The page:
I think it is fair to understand what gherlein here is trying to achieve. Truth is, Java and dotnet are the platforms with the largest ecosystems in the enterprise world. Examples of Twitter and Facebook as exception are in fact untrue as these two companies heavily rely on Java technology these days. I am a software director for a medium sized company and inasmuch as I have extensively used python, PHP etc before, eventually Java’s name and ecosystem carry the day for us, with dotnet as the closest alternative. Oracle owning Java is IMO a larger cause to worry that MySQL, Weblogic etc for the very reasons that Java is now quite ubiquitous and synonymous with enterprise development (the whole world over, not just corporate America, read Boeing). We as a company are frantically looking for alternatives early and plan to begin migrating to any suitable dev platforms ASAP before the Borg makes us understand that resistance is indeed futile.

  • “The Apache Software Foundation (ASF) is in a difficult position. The nonprofit organization can’t certify that its open source Java runtime implementation—called Harmony—is compatible with Java standards because Oracle has refused to make the necessary test suites available under a suitable license. Oracle’s decision to block Apache’s Harmony project from being recognized as standards-compliant falls afoul of the rules that govern Java standardization and has raised serious questions about the openness of the programming language.”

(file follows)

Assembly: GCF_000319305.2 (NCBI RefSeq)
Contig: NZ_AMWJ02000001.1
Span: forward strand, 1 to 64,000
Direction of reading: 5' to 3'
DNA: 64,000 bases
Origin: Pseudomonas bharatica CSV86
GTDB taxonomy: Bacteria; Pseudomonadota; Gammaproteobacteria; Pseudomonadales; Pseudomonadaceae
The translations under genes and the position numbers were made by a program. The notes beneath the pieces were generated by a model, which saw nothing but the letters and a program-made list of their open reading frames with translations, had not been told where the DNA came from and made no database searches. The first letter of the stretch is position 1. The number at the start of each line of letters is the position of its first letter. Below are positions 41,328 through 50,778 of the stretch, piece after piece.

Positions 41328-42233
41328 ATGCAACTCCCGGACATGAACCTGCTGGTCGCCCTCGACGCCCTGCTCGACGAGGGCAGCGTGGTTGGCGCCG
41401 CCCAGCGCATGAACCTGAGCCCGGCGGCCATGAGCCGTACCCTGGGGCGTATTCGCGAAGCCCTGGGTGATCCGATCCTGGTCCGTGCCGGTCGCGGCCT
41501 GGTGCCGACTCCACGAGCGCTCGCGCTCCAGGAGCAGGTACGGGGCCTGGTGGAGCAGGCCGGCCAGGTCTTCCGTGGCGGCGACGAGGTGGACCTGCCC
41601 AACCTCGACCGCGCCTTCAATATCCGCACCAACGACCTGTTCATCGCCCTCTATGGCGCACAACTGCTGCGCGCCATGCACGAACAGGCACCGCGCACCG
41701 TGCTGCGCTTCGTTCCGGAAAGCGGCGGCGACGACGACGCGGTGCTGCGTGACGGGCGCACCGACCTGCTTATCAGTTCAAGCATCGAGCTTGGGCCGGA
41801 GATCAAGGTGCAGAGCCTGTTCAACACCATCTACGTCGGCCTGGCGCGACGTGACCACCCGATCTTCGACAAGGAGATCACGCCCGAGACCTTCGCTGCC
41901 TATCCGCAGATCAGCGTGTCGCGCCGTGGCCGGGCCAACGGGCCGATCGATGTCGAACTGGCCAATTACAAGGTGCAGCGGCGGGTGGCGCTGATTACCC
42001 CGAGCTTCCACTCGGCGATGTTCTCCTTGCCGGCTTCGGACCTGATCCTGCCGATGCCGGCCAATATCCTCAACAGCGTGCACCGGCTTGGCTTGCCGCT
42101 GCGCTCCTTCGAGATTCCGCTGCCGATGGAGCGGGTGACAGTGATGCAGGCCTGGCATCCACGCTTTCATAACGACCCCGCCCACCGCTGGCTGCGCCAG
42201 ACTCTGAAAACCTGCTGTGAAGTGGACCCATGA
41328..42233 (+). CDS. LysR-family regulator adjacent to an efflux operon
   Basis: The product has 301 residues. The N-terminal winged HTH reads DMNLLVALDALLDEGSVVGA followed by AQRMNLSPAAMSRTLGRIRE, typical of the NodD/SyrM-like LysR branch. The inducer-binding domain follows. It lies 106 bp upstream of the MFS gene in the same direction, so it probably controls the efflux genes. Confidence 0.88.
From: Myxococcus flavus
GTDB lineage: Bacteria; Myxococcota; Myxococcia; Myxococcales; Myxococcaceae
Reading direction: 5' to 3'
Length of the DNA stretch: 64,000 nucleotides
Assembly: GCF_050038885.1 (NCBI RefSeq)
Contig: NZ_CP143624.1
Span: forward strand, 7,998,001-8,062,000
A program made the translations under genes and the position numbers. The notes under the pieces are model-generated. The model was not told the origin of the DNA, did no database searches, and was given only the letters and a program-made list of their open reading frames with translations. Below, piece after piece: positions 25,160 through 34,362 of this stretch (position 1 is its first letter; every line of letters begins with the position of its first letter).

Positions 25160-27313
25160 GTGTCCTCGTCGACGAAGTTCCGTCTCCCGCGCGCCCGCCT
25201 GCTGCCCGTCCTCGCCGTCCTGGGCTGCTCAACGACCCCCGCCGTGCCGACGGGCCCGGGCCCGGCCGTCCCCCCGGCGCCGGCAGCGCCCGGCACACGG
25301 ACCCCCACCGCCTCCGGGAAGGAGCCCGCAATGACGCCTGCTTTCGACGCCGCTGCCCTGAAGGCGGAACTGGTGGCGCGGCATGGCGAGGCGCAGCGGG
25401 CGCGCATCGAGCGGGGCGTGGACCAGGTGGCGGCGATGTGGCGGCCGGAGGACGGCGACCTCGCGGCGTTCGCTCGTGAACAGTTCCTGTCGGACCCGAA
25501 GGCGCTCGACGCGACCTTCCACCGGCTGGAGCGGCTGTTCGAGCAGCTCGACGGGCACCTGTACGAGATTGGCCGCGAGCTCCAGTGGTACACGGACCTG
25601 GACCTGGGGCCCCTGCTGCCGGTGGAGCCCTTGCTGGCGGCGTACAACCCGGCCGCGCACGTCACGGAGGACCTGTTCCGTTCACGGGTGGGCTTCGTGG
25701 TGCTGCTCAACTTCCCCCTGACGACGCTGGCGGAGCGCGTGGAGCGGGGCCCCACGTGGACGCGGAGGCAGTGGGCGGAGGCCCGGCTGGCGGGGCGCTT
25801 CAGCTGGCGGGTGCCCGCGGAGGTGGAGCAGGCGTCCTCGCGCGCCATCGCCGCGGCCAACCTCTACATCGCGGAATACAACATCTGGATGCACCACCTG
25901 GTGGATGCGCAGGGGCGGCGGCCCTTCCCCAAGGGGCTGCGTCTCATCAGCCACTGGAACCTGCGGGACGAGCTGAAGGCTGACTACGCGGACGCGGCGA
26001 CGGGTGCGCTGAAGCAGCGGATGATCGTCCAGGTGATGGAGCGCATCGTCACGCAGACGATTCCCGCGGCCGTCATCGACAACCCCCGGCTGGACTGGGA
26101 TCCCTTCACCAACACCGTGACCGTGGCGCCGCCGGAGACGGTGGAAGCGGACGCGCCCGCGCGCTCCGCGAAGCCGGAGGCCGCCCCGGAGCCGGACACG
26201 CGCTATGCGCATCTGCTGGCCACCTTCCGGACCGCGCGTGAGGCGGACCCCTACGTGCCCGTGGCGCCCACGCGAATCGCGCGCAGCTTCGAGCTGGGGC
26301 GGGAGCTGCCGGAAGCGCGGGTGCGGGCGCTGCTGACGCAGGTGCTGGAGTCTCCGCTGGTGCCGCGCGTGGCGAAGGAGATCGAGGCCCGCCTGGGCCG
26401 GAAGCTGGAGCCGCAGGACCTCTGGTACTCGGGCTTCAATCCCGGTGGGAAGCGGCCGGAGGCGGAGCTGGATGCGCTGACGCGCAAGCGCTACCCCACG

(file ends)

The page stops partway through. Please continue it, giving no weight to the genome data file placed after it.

http://arstechnica.com/open-source/news/2010/11/apache-foundation-to-vote-down-java-7-protesting-oracle-abuses.ars?

    When the only Java implementation that can be certified is from Oracle, and your CIO wants a support contract and your General Counsel wants someone they can hold accountable, you will have to buy Oracle. And once the hook is set, they can roll you up. And yes, you will then be assimilated.

  • Awesome post!
    Oracle has more features compare to other. It is interesting post. I will be trying.

  • Tim

    “IP” is a loaded term. Do you mean copyright, patent, or trademark? The issues involved are very different. If Oracle wants me to stop calling it “MySQL” (like Mozilla doesn’t want distributors to call their builds “Firefox”), I’d be perfectly fine with that.